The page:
Catalog Number: CG-0025
February 2020 – I have updated this post. I received a more solid identification of Brachycycloceras after a visit to the Carnegie Museum.
June 2020 – I am again updating this post. I shared the photo of CM 29726 with Royal Mapes, who said that the specimen is defiantly not a Brachycycloceras. He said that the “open umbilicus, rate of coiling and the width of the conch” suggest Solenochilus. Going on this, I am reverting my identification of this back to Solenochilus.
Information below is currently out of date. I will need to update it to reflect the genus Solenchilus.
First described by Miller in 1933, the genus Brachycycloceras occurs from 326 million years ago up until the Permian extinction, 252 million years ago. This genus is relativity unknown to me. There are 5 valid species under the genus. They are:
|Brachycycloceras||curtum||1869||Meek and Worthen|
|Brachycycloceras||normale||1855||Miller et al.|
|Brachycycloceras||rustaqense||1996||Niko et al.|
Its worth noting that the Encyclopedia of Ancient Life lists Brachycycloceras bransoni as a species.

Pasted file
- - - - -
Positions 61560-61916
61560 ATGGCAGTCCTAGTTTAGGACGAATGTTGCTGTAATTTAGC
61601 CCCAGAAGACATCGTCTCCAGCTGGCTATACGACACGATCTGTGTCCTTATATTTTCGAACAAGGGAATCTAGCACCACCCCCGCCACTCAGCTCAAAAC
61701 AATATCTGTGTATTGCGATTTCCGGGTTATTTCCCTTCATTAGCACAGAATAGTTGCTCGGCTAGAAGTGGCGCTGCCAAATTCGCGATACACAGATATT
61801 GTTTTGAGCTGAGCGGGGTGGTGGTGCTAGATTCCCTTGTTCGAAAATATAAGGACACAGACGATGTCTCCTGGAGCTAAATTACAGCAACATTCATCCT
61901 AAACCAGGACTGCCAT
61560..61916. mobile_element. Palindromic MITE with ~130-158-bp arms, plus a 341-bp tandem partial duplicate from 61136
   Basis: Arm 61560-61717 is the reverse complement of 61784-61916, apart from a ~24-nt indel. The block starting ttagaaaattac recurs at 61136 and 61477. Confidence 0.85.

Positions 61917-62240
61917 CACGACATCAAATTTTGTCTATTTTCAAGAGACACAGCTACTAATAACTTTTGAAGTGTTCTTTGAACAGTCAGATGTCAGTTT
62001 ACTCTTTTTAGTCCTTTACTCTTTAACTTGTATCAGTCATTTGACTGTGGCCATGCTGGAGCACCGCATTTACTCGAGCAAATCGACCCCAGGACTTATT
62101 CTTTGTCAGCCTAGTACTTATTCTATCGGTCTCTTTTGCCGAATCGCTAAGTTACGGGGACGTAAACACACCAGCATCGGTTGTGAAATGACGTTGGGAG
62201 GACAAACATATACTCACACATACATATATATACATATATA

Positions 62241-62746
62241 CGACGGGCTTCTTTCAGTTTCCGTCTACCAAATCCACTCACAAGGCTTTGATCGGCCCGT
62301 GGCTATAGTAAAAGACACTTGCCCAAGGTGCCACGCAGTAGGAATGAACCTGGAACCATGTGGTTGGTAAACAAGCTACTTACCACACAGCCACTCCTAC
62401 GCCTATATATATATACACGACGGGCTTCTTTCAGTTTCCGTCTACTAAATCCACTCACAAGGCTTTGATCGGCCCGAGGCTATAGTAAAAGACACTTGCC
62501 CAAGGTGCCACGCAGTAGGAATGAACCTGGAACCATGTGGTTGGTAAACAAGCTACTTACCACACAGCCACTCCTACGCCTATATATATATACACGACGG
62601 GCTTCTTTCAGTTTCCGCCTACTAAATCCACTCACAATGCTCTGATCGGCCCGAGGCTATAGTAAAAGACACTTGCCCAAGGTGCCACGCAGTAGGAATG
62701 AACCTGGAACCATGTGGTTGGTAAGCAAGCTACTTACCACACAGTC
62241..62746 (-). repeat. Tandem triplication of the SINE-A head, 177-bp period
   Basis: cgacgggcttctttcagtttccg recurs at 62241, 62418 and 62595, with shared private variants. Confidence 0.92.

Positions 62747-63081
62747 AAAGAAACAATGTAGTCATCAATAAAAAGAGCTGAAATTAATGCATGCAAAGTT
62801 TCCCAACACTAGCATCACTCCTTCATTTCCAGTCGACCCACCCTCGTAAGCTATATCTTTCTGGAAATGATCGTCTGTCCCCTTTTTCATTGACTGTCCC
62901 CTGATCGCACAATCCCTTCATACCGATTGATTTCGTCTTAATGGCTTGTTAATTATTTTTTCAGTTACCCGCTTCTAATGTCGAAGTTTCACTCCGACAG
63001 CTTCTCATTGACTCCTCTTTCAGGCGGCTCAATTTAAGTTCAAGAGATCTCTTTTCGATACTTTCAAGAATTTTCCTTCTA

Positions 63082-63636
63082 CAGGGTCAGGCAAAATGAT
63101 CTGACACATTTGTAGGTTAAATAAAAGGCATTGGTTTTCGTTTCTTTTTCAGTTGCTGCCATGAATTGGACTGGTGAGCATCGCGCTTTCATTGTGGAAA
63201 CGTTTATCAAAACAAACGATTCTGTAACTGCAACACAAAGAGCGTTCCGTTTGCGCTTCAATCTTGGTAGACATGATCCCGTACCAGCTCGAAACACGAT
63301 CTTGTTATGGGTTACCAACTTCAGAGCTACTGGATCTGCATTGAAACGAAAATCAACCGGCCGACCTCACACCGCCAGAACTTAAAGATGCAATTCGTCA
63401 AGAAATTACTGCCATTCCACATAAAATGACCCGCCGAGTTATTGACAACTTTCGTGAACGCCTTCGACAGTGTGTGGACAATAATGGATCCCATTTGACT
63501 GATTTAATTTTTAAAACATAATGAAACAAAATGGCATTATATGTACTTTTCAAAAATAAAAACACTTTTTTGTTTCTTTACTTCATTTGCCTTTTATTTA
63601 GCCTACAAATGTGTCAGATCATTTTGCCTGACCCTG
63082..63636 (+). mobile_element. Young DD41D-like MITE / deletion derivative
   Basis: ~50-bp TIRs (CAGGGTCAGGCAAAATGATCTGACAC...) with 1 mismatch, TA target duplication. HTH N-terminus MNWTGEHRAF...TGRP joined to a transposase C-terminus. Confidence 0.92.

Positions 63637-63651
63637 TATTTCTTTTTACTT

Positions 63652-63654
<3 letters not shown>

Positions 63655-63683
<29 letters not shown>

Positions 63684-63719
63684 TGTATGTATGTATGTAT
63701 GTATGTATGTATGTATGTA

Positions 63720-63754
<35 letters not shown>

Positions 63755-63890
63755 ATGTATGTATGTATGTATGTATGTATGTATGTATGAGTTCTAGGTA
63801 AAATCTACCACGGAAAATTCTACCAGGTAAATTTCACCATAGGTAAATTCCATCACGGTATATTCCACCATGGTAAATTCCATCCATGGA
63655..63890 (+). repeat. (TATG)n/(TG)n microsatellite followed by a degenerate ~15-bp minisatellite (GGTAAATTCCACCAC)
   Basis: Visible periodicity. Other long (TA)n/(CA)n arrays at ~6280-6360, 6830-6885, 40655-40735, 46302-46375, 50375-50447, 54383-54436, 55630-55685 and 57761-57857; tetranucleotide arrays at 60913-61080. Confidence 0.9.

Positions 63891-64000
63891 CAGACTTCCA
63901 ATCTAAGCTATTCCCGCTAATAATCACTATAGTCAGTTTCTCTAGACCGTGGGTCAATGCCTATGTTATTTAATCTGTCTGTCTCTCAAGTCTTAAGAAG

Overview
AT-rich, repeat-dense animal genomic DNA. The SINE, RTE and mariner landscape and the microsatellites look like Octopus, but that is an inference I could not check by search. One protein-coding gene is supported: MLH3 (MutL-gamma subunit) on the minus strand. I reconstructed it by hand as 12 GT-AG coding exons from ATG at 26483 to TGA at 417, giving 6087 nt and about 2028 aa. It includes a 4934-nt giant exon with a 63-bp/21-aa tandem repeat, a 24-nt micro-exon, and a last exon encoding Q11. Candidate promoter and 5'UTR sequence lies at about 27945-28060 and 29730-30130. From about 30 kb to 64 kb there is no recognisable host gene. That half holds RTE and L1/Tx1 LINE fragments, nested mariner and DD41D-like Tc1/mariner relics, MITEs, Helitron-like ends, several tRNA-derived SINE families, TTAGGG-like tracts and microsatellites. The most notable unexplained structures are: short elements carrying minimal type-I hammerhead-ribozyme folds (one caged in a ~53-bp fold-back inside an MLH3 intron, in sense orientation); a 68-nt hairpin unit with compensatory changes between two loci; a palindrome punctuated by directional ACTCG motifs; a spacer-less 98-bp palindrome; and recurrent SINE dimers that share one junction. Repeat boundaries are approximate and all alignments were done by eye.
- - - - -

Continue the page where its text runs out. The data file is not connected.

This is by far the largest identifiable Cephalopod body chamber I have found to date. It came out of the hillside as a boulder but had a familiar body chamber shape. I could quickly identify it as a cephalopod, but I was unsure of the species. This particular specimen measures 5.5 inches wide by 9 inches long.
As usual, a specimen this large is also very fragmented and hard to see detail past what you can see in photos below. However it is positive for being a shelled creature of this size.
Online and Offline References on Brachycycloceras
- Taxon Page – Fossilworks
- Genus Page – Digital Atlas of Ancient Life
- Brachycycloceras cf. curtum – Digital Atlas of Ancient Life
- Brachycycloceras normale – Digital Atlas of Ancient Life
- Brachycycloceras bransoni – Digital Atlas of Ancient Life
- 1980, Shimer, H.R., Shrock, R.R., Index Fossils of North America, Page 539
- 1997, Sturgeon, M. T., Windle, D. L. Jr., Mapes, R. H. and Hoare, R. D., Pennsylvanian cephalopods of Ohio. Part 1, nautiloid and bactritoid cephalopods. Ohio Division of Geological Survey, Bulletin 71, p. 1–191.